Google Maps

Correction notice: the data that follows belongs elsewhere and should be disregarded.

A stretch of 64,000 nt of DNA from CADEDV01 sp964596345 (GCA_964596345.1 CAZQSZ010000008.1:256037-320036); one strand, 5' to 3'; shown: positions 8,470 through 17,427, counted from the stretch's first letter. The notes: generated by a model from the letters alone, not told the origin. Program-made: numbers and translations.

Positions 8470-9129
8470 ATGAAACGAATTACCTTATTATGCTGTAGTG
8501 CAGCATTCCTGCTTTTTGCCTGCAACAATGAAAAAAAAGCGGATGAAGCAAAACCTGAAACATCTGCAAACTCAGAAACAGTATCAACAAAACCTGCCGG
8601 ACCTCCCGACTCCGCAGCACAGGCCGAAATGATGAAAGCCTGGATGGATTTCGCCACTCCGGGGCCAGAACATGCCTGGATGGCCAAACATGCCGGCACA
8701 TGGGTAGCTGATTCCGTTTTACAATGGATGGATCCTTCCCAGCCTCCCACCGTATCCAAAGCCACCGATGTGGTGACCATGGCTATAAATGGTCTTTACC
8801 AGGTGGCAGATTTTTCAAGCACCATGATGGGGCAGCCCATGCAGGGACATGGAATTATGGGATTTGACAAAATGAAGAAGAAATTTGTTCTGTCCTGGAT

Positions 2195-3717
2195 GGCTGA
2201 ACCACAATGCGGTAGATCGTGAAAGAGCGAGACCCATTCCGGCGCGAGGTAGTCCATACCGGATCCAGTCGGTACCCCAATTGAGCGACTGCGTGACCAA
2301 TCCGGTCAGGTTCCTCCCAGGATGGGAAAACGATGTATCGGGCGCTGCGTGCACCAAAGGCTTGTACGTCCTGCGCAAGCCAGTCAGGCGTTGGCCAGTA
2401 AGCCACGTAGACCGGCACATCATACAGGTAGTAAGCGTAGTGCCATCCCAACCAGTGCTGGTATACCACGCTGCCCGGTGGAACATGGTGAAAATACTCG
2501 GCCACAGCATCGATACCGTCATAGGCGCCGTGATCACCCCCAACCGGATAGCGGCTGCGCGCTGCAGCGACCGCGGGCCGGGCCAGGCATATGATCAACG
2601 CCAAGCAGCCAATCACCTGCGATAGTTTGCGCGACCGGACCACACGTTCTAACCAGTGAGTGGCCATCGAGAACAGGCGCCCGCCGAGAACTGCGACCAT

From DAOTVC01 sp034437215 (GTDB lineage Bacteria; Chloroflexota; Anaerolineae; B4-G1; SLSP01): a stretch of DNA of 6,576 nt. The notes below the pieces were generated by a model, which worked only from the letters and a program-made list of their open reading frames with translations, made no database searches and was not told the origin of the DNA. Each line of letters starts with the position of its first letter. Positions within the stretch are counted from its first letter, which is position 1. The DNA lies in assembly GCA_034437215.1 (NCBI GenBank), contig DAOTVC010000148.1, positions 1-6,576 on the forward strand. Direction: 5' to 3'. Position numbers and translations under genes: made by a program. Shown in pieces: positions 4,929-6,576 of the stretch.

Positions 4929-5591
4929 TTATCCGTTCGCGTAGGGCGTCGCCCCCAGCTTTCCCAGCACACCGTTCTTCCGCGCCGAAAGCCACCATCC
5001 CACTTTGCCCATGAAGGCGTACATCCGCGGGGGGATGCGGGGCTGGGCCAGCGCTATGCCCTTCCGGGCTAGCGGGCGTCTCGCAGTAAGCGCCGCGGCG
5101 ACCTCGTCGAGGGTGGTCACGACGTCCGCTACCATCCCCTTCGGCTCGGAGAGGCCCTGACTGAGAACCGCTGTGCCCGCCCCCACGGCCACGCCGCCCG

Google Maps - Wikipedia Google Maps From Wikipedia, the free encyclopedia   (Redirected from Google maps) Jump to navigation Jump to search This article is about the mapping service. For the mobile application, see Google Maps (app). It has been suggested that Google Maps (app) be merged into this article. (Discuss) Proposed since July 2018. Google MapsScreenshot of Google Maps on a web browserType of siteWeb mappingAvailable inMultilingualOwnerGoogle, included with a Google AccountLaunchedFebruary 8, 2005; 14 years ago (2005-02-08)Current statusActiveWritten inC++ (back-end), JavaScript, XML, Ajax (UI)Google Maps is a web mapping service developed by Google. It offers satellite imagery, street maps, 360° panoramic views of streets (Street View), real-time traffic conditions (Google Traffic), and route planning for traveling by foot, car, bicycle and air (in beta), or public transportation. Google Maps began as a C++ desktop program at Where 2 Technologies. In October 2004, the company was acquired by Google, which converted it into a web application. After additional acquisitions of a geospatial data visualization company and a realtime traffic analyzer, Google Maps was launched in February 2005.[1] The service's front end utilizes JavaScript, XML, and Ajax. Google Maps offers an API that allows maps to be embedded on third-party websites,[2] and offers a locator for urban businesses and other organizations in numerous countries around the world. Google Map Maker allowed users to collaboratively expand and update the service's mapping worldwide but was discontinued from March 2017. However, crowdsourced contributions to Google Maps were not discontinued as the company announced those features will be transferred to the Google Local Guides program.[3]Google Maps' satellite view is a "top-down" or "birds eye" view; most of the high-resolution imagery of cities is aerial photography taken from aircraft flying at 800 to 1,500 feet (240 to 460 m), while most other imagery is from satellites.[4] Much of the available satellite imagery is no more than three years old and is updated on a regular basis.[5] Google Maps used a variant of the Mercator projection, and therefore cannot accurately show areas around the poles.[6] However, in August 2018, the desktop version of Google Maps was updated to show a 3D globe. The current redesigned version of the desktop application was made available in 2013, alongside the "classic" (pre-2013) version. Google Maps for Android and iOS devices was released in September 2008 and features GPS turn-by-turn navigation along with dedicated parking assistance features. In August 2013, it was determined to be the world's most popular app for smartphones, with over 54% of global smartphone owners using it at least once.[7]In 2012, Google reported having over 7,100 employees and contractors directly working in mapping.[8] Contents 1 Directions 2 Implementation 3 Extensibility and customization 3.1 Google Maps API 3.2 Google Maps for Android and iOS devices 3.3 Google Maps and Street View parameters 4 History 4.1 Acquisitions 4.2 2005-2010 4.3 2011-2015 4.4 2016–present 5 Google's use of classic Google Maps 5.1 Google Street View 5.2 Google Latitude 5.3 Indoor Google Maps 5.4 Google Local Guides 6 Maps of areas other than Earth 7 Mashups 8 Copyright 9 Errors 9.1 Fixing and reporting errors 9.2 Maps data 9.3 Business listings 9.4 Imagery 9.5 Google Maps in China 10 Potential misuse 11 Comparable services 12 See also 13 References 14 External links Directions[edit] Google Maps provides a route planner,[9] allowing users to find available directions through driving, public transportation, walking, or biking.[10] Google has partnered globally with over 800 public transportation providers to adopt General Transit Feed Specification (GTFS), making the data available to 3rd parties.[11][12]Google Traffic offers traffic data in real-time, using a colored map overlay to display the speed of vehicles on particular roads.[13]Crowdsourcing is used to obtain the GPS-determined locations of a large number of cellphone users, from which live traffic maps are produced.[14] Implementation[edit] As the user drags the map, the grid squares are downloaded from the server and inserted into the page. When a user searches for a business, the results are downloaded in the background for insertion into the side panel and map; the page is not reloaded. Locations are drawn dynamically by positioning a red pin (composed of several partially transparent PNGs) on top of the map images. A hidden IFrame with form submission is used because it preserves browser history. Like many other Google web applications, Google Maps uses JavaScript extensively.[15] The site also uses JSON for data transfer rather than XML, for performance reasons. These techniques both fall under the broad Ajax umbrella. The result is termed a slippy map and is implemented elsewhere in projects such as OpenLayers.[citation needed]Users who are logged into a Google Account can save locations indefinitely so that they are overlaid on the map with various colored "pins" whenever they browse the application. These "Saved places" can be organised into user named lists and shared with other users. One default list "Starred places" also automatically creates a record in another google product, Google Bookmarks. The related Google "My Maps" service allows users to save maps with a specific set of location overlays containing personalized notes, images and travel pathways. These "My Maps" overlays can be selectively chosen to display or not within the standard Google Maps system both on desktop and mobile devices. In October 2011, Google announced MapsGL, a WebGL version of Maps with better renderings and smoother transitions.[16]The version of Google Street View for classic Google Maps requires Adobe Flash.[17]Google Indoor Maps uses JPG, .PNG, .PDF, .BMP, or .GIF, for floor plan.[18] Extensibility and customization[edit] As Google Maps is coded almost entirely in JavaScript and XML, some end users have reverse-engineered the tool and produced client-side scripts and server-side hooks which allowed a user or website to introduce expanded or customized features into the Google Maps interface. Using the core engine and the map/satellite images hosted by Google, such tools can introduce custom location icons, location coordinates and metadata, and even custom map image sources into the Google Maps interface. The script-insertion tool Greasemonkey provides a large number of client-side scripts to customize Google Maps data. Combinations with photo sharing websites, such as Flickr, are used to create "memory maps".[clarification needed What are memory maps?] Using copies of the Keyhole satellite photos, users have taken advantage of image annotation features to provide personal histories and information regarding particular points of the area. Google Maps API[edit] After the success of reverse-engineered mashups such as and, Google launched the Google Maps API in June 2005[19] to allow developers to integrate Google Maps into their websites. It was a free service that didn't require an API key until June 2018 (changes went into effect on July 16), when it was announced that an API key linked to a Google Cloud account with billing enabled would be required to access the API.[20] The API currently[update] does not contain ads, but Google states in their terms of use that they reserve the right to display ads in the future.[21]By using the Google Maps API, it is possible to embed Google Maps into an external website, on to which site-specific data can be overlaid.[22] Although initially only a JavaScript API, the Maps API was expanded to include an API for Adobe Flash applications (but this has been deprecated), a service for retrieving static map images, and web services for performing geocoding, generating driving directions, and obtaining elevation profiles. Over 1,000,000[23] web sites use the Google Maps API, making it the most heavily used web application development API.[24]The Google Maps API is free for commercial use, provided that the site on which it is being used is publicly accessible and does not charge for access, and is not generating more than 25,000 map accesses a day.[25][26] Sites that do not meet these requirements can purchase the Google Maps API for Business.[27]As of 21 June, 2018, Google increased the prices of the Maps API and requires a billing profile.[28]The success of the Google Maps API has spawned a number of competing alternatives, including the HERE Maps API, Bing Maps Platform, Leaflet and OpenLayers via self-hosting.[citation needed]. The Yahoo! Maps API is in the process of being shut down.[29]In September 2011, Google announced it would discontinue a number of its products, including Google Maps API for Flash.[30] Google Maps for Android and iOS devices[edit] Main article: Google Maps (app) Google Maps is available as a mobile app for the Android and iOS mobile operating systems. The Android app was first released in September 2008,[31][32] though the GPS-localization feature had been in testing on cellphones since 2007.[33][34][35] Google Maps was Apple's solution for its mapping service on iOS until the release of iOS 6 in September 2012, at which point it was replaced by Apple Maps,[36][37] with Google releasing its own Google Maps standalone app on the iOS platform the following December.[38][39]The Google Maps apps on Android and iOS have many features in common, including turn-by-turn navigation, street view, and public transit information.[40] Updates in June 2012 and May 2014 enabled functionality to let users save certain map regions for offline access,[41][42][43][44] while updates in 2017 have included features to actively help U.S. users find available parking spots in cities,[45][46][47][48] and to give Indian users a two-wheeler transportation mode for improved traffic accessibility.[49][50]Google Maps on iOS received significant praise after its standalone app release in December 2012, with critics highlighting its detailed information and design as positives.[51][52] However, the apps have received criticism over privacy concerns, particularly a location history tracking page that offers "step by step" location logging, with privacy advocates advising users to disable the feature,[53] and that an April 2014 privacy policy change enabled Google to have a unified login throughout its iOS apps, helping it identify each user's interactions within each app.[54] Google Maps and Street View parameters[edit] The sharable parametrized split view. In the bottom half the Street Maps is shown, while in the top half the Street View is shown. A user can zoom-in and out either of them independently of the zoom level of each. In Google Maps, URL parameters are sometimes data-driven in their limits and the user interface presented by the web may or may not reflect those limits. In particular, the zoom level (denoted by the z parameter) supported varies.[55] In less populated regions, the supported zoom levels might stop at around 18. In earlier versions of the API, specifying these higher values might result in no image being displayed. In Western cities, the supported zoom level generally stops at about 20. In some isolated cases, the data supports up to 23 or greater, as in these elephants or this view of people at a well in Chad, Africa. Different versions of the API and web interfaces may or may not fully support these higher levels. As of October 2010[update], the Google map viewer updates its zoom bar to allow the user to zoom all the way when centered over areas that support higher zoom levels. A customized split view, with Map above and Street View below it (and its rotation) can be saved as parametrized URL link and shared by users. History[edit] Acquisitions[edit] Google Maps first started as a C++ program designed by two Danish brothers, Lars and Jens Eilstrup Rasmussen, at the Sydney-based company Where 2 Technologies. It was first designed to be separately downloaded by users, but the company later pitched the idea for a purely Web-based product to Google management, changing the method of distribution.[56] In October 2004, the company was acquired by Google Inc.[57] where it transformed into the web application Google Maps. In the same month, Google acquired Keyhole, a geospatial data visualization company (with controversial investment from the CIA), whose marquee application suite, Earth Viewer, emerged as the highly successful Google Earth application in 2005 while other aspects of its core technology were integrated into Google Maps.[58] In September 2004 Google acquired ZipDash, a company that provided realtime traffic analysis.[59] 2005-2010[edit] Google Maps Beta in 2005 The application was first announced on the Google Blog on February 8, 2005,[60] and was located at Google. In September 2005, in the aftermath of Hurricane Katrina, Google Maps quickly updated its satellite imagery of New Orleans to allow users to view the extent of the flooding in various parts of that city. (Oddly, in March 2007, imagery showing hurricane damage was replaced with images from before the storm; this replacement was not made on Google Earth, which still uses post-Katrina imagery.)[61][62]In October 2009, Google replaced Tele Atlas as their primary supplier of geo spatial data in the US version of Maps and use their own data.[63] 2011-2015[edit] On April 19, 2011, Map Maker was added to the American version of Google Maps, allowing any viewer to edit and add changes to Google Maps. This provides Google with local map updates almost in real time instead waiting for digital map data companies to release more infrequent updates. On January 31, 2012, Google, due to offering its Maps for free, was found guilty of abusing the dominant position of its Google Maps application and ordered by a court to pay a fine and damages to Bottin Cartographer, a French mapping company.[64] This ruling was overturned on appeal.[65]In June 2012, Google started mapping Britain's rivers and canals in partnership with the Canal and River Trust. The company has stated that it will update the program during the year to allow users to plan trips which include locks, bridges and towpaths along the 2,000 miles of river paths in the UK.[66] A monument in the shape of Google Maps pointer in the center of the city of Szczecin, Poland In December 2012, the Google Maps application was separately made available in the App Store, after Apple removed it from its default installation of the mobile operating system version iOS 6. In the face of numerous complaints about the newly released Apple Maps application, Apple CEO Tim Cook was forced to make an apology and recommend other similar applications.[67]On January 29, 2013, Google Maps was updated to include a map of North Korea.[68]As of May 3, 2013[update], Google Maps recognizes Palestine as a country, instead of redirecting to the Palestinian territories.[69]In August 2013, Google Maps removed the Wikipedia Layer, which provided links to Wikipedia content about locations shown in Google Maps using Wikipedia geocodes.[70]On April 12, 2014, Google Maps was updated to reflect the 2014 Crimean crisis. Crimea is shown as the Republic of Crimea in Russia and as the Autonomous Republic of Crimea in Ukraine. All other versions show a dotted disputed border.[71]On July 28, 2014 it meets the Bing maps car in an lane in Plymouth, MN In April 2015, on a map near the Pakistani city of Rawalpindi, imagery of the Android logo urinating on the Apple logo was added via Map Maker and appeared on Google Maps. The vandalism was soon removed and Google publicly apologized.[72] However, as a result, Google disabled user moderation on Map Maker, and on May 12, disabled editing worldwide until it can devise a new policy for approving edits and avoiding vandalism.[73]On April 29, 2015, users of the classic Google Maps were forwarded to the new Google Maps with the option to revert removed from the interface. The old url schemes also forwarded to the new Google Maps, making it impossible for users to use the classic version. However, on various blogs users have found workarounds to continue using the classic Google Maps.[74] One blogger also launched a petition directed to Google CEO Larry Page, asking him to give back the option to use the classic Maps, which has received over 17,000 signatures. On July 14, 2015 the Chinese name for Scarborough Shoal was removed after a petition from the Philippines was posted on[75] 2016–present[edit] On June 27, 2016, Google rolled out new satellite imagery worldwide sourced from Landsat 8, comprising over 700 trillion pixels of new data.[76] In September 2016, Google Maps acquired mapping analytics startup Urban Engines.[77]In 2016, the Government of South Korea offered Google conditional access to the country's geographic database - access that already allows indigenous Korean mapping providers high-detail maps. Google declined the offer, as it was unwilling to accept restrictions on reducing the quality around locations the South Korean Government felt were sensitive.[78]On October 16, 2017, Google Maps was updated with accessible imagery of several planets and moons such as Titan, Mercury, and Venus, as well as direct access to imagery of the Moon and Mars.[79][80]In May 2018 Google announced major changes to the API structure starting June 11, 2018. This change consolidates the 18 different endpoints into three services and merges the basic and premium plan into one. A major consequence of this change is a 1400% price raise for users of the basic plan with only six weeks of notice. This sudden move caused a harsh reaction within the developers community.[81] In June, Google postponed the change date to July 16, 2018. In August 2018, Google Maps designed its over-all view (when zoomed out completely) into a 3D globe dropping the Mercator projection, which was used to project the planet onto a flat surface.[82] In January 2019, Google Maps added speed trap and speed camera alerts as reported by other users.[83] Google's use of classic Google Maps[edit] Google Maps Car at Googleplex, Mountain View Google Street View[edit] Main article: Google Street View On May 25, 2007, Google released Google Street View, a new feature of Google Maps which provides 360° panoramic street-level views of various locations. On the date of release, the feature only included five cities in the US. It has since expanded to thousands of locations around the world. In July 2009, Google began mapping college campuses and surrounding paths and trails. Street View garnered much controversy after its release because of privacy concerns about the uncensored nature of the panoramic photographs, although the views are only taken on public streets.[84][85] Since then, Google has begun blurring faces and license plates through automated facial recognition.[86][87][88]In late 2014, Google launched Google Underwater Street View, including 2,300 kilometres (1,400 mi) of the Australian Great Barrier Reef in 3D. The images are taken by special cameras which turn 360 degrees and take shots every 3 seconds.[89] Google Latitude[edit] Main article: Google Latitude Google Latitude was a feature from Google that lets users share their physical locations with other people. This service was based on Google Maps, specifically on mobile devices. There was an iGoogle widget for Desktops and Laptops as well.[90] Some concerns were expressed about the privacy issues raised by the use of the service. On August 9, 2013, this service was discontinued,[91] and in March 22, 2017, Google incorporated the features from Latitude into the Google Maps app.[92] Indoor Google Maps[edit] In March 2011, indoor maps were added to Google Maps, giving users the ability to navigate themselves within buildings such as airports, museums, shopping malls, big-box stores, universities, transit stations, and other public spaces (including underground facilities). Google encourages owners of public facilities to submit floor plans of their buildings in order to add them to the service.[93] Map users can view different floors of a building or subway station by clicking on a level selector that is displayed near any structures which are mapped on multiple levels. Google Local Guides[edit] Google Local Guides is a program launched by Google Maps to enable its users to contribute to Google Maps and provide them additional perks and benefits for the work. The program is partially a successor to Google Map Maker as features from the former program became integrated into the website and app.[94]The program consists of adding reviews, photos, basic information, videos and correcting information such as wheelchair accessibility.[95][96] Maps of areas other than Earth[edit] Main articles: Google Moon and Google Mars Google has programs and features, including within Google Earth, allowing exploration of Mars, The Moon, the view of the sky from Earth and outer space, including the surfaces of various objects in the solar system. Google took public domain imagery of the Moon, integrated it into the Google Maps interface, and created a tool called Google Moon.[97] By default this tool, with a reduced set of features, also displays the points of landing of all Apollo spacecraft to land on the Moon. A collaborative project between NASA Ames Research Center and Google called the Planetary Content Project integrates and improves the data that is used for Google Moon.[98]Google Mars provides a visible imagery view, like Google Moon, as well as infrared imagery and shaded relief (elevation) of the planet Mars. Users can toggle between the elevation, visible, and infrared data, in the same manner as switching between map, satellite, and hybrid modes of Google Maps. In collaboration with NASA scientists at the Mars Space Flight Facility located at Arizona State University, Google has provided the public with data collected from two NASA Mars missions, Mars Global Surveyor and 2001 Mars Odyssey.[99] Mashups[edit] Main article: Mashup (web application hybrid) Google Maps interface links through the "Wikipedia layer" to the geo-tags placed in English Wikipedia articles, but does not support non-English ones, reducing its usefulness in non-English languages and in non-English speaking territories. It also links to photos with GPS tags from Panoramio.[citation needed]Isochrone maps can be generated using the Google Maps API.[100] Copyright[edit] The Google Maps terms and conditions[101] state that usage of material from Google Maps is regulated by Google Terms of Service[102] and some additional restrictions. Google has either purchased local map data from established companies, or has entered into lease agreements to use copyrighted map data. The owner of the copyright is listed at the bottom of zoomed maps. For example, street maps in Japan are leased from Zenrin. Street maps in China are leased from AutoNavi.[103] Russian street maps are leased from Geocentre Consulting and Tele Atlas. Data for North Korea is sourced from the companion project Google Map Maker. Errors[edit] See also: Satellite map images with missing or unclear data Fixing and reporting errors[edit] In areas where Google Map Maker was available, for example, much of Asia, Africa, Latin America and Europe as well as the United States and Canada, anyone who logged into their Google account could directly improve the map by fixing incorrect driving directions, adding biking trails, or adding a missing building or road. General map errors in Australia, Austria, Belgium, Denmark, France, Liechtenstein, Netherlands, New Zealand, Norway, South Africa, Switzerland, and the United States could be reported using the Report a Problem link in Google Maps and would be updated by Google.[104] For areas where Google used Tele Atlas data, map errors could be reported using Tele Atlas map insight.[105]If imagery was missing, outdated, misaligned, or generally incorrect, one could notify Google through their contact request form.[106]In November 2016, Google announced the discontinuation of Google Map Maker as of March 2017.[107] Maps data[edit] In 2011, Google Maps mislabeled the entire length of US Route 30 from Astoria, Oregon to Atlantic City, New Jersey as being concurrent with Quebec Route 366.[108]Users are able to suggest corrections using the "Send feedback" button. These suggestions are reviewed, and either accepted or declined; the user is informed when this decision occurs. Business listings[edit] Google collates business listings from multiple on-line and off-line sources. To reduce duplication in the index, Google's algorithm combines listings automatically based on address, phone number, or geocode,[109] but sometimes information for separate businesses will be inadvertently merged with each other, resulting in listings inaccurately incorporating elements from multiple businesses.[110]Google allows business owners to verify their own business data,[111] and has also recruited volunteers to check and correct ground truth data.[112]Google Maps can easily be manipulated by businesses which aren't physically located in the area they record a listing.[113] There are cases of people abusing Google Maps to overtake their competition where they place a number of unverified listings on online directory sites knowing the information will roll across to Google (duplicate sites). The people that update these listings do not use a registered business name. Keywords and location details are placed on their Google Maps business title which overtake credible business listings. In Australia in particular, genuine companies and businesses are noticing a trend of fake business listings in a variety of industries.[114] Imagery[edit] Street map overlays, in some areas, may not match up precisely with the corresponding satellite images. The street data may be entirely erroneous, or simply out of date: "The biggest challenge is the currency of data, the authenticity of data," said Google Earth representative Brian McClendon. As a result, in March 2008 Google added a feature to edit the locations of houses and businesses.[115][116]Restrictions have been placed on Google Maps through the apparent censoring of locations deemed potential security threats. In some cases the area of redaction is for specific buildings, but in other cases, such as Washington, D.C.,[117] the restriction is to use outdated imagery. These locations are fully listed on Satellite map images with missing or unclear data. Google Maps in China[edit] Due to restrictions on geographic data in China, Google Maps must partner with a Chinese digital map provider in order to legally show China map data. Since 2006, this partner has been AutoNavi.[103]Within China, the State Council mandates that all maps of China use the GCJ-02 coordinate system, which is offset from the WGS-84 system used in most of the world. (formerly Google Ditu) uses the GCJ-02 system for both its street maps[118] and satellite imagery.[119] also uses GCJ-02 data for the street map, but uses WGS-84 coordinates for satellite imagery,[120] causing the so-called China GPS shift problem. Frontier alignments also present some differences between and On the latter, sections of the Chinese border with India and Pakistan are shown with dotted lines, indicating areas or frontiers in dispute. However, shows the Chinese frontier strictly according to Chinese claims with no dotted lines indicating the border with India and Pakistan. For example, the South Tibet region claimed by China but administered by India as a large part of Arunachal Pradesh is shown inside the Chinese frontier by, with Indian highways ending abruptly at the Chinese claim line. also shows Taiwan and the South China Sea Islands as part of China. Google Ditu's street map coverage of Taiwan no longer omits major state organs, such as the Presidential Palace, the five Yuans, and the Supreme Court.[121]Feature-wise, does not feature My Maps. On the other hand, while displays virtually all text in Chinese, displays most text (user-selectable real text as well as those on map) in English. This behavior of displaying English text is not consistent but intermittent – sometimes it is in English, sometimes it is in Chinese. The criteria for choosing which language is displayed are not known publicly. Potential misuse[edit] In 2005 the Australian Nuclear Science and Technology Organization (ANSTO) complained about the potential for terrorists to use the satellite images in planning attacks, with specific reference to the Lucas Heights nuclear reactor; however, the Australian Federal government did not support the organization's concern. At the time of the ANSTO complaint, Google had colored over some areas for security (mostly in the US), such as the rooftop of the White House and several other Washington, D.C., US buildings.[122][123][124]In October 2010, Nicaraguan military commander Edén Pastora stationed Nicaraguan troops on the Isla Calero (in the delta of the San Juan River), justifying his action on the border delineation given by Google Maps. Google has since updated its data which it found to be incorrect.[125]On January 27, 2014, documents leaked by Edward Snowden revealed that the NSA and the GCHQ intercepted Google Maps queries made on smartphones, and used them to locate the users making these queries. One leaked document, dating to 2008, stated that "[i]t effectively means that anyone using Google Maps on a smartphone is working in support of a GCHQ system."[126] Comparable services[edit] OpenStreetMap – a royalty free, editable map of the world Apple Maps – Apple's map service, launched in 2012 with iOS 6 to replace the Google Maps application on iOS devices Bing Maps – Microsoft's mapping service with road maps and aerial/satellite imagery Mapbox – an online service to build custom maps based on OpenStreetMap Here WeGo – a map service developed by Navteq and Nokia and since 2015 owned by a German automobile consortium Leaflet – a widely used open source JavaScript library used to build web mapping applications TomTom Maps – a map service built on top of Tele Atlas, which TomTom acquired in 2008 Waze – similar to Google Maps but also offers right of way indication in satellite mode, along with traffic incidents Géoportail – a French rival offering detailed aerial photographs of French territories NearMap – Australia specific aerial photography, regularly updated (paid subscription service) Naver Maps[127] – a South Korean mapping service offering a comprehensive map of South Korea and Jeju. PinMaps[128] – an online service that allow users to add pins on a map Maps of Switzerland[129] – a Swiss federal service offering very rich maps and layers of Switzerland Position Images – perhaps the earliest demo of GPS linked 360° photos on the web; the Wayback Machine recorded it in 2002[130] Terralink International ViaMichelin MapQuest - the very first online mapping service Yahoo! Maps (defunct as of June 2015[update])[131] Yandex MapsSee also[edit] Alphabet portal Atlas portal Google portal Bhuvan Comparison of web map services GeoGuessr Google Apps for Work Google Maps Road Trip (live-streaming documentary) Historypin Indoor positioning system MUSCULAR PlaceSpotting Wikiloc, a mashup that shows trails and waypoints on Google Maps WikiMapia, a mashup combining Google Maps and a wiki aimed at "describing the whole planet earth" WikipediavisionReferences[edit] ^ "Google Company: Our history in depth". Google. Archived from the original on April 6, 2016. 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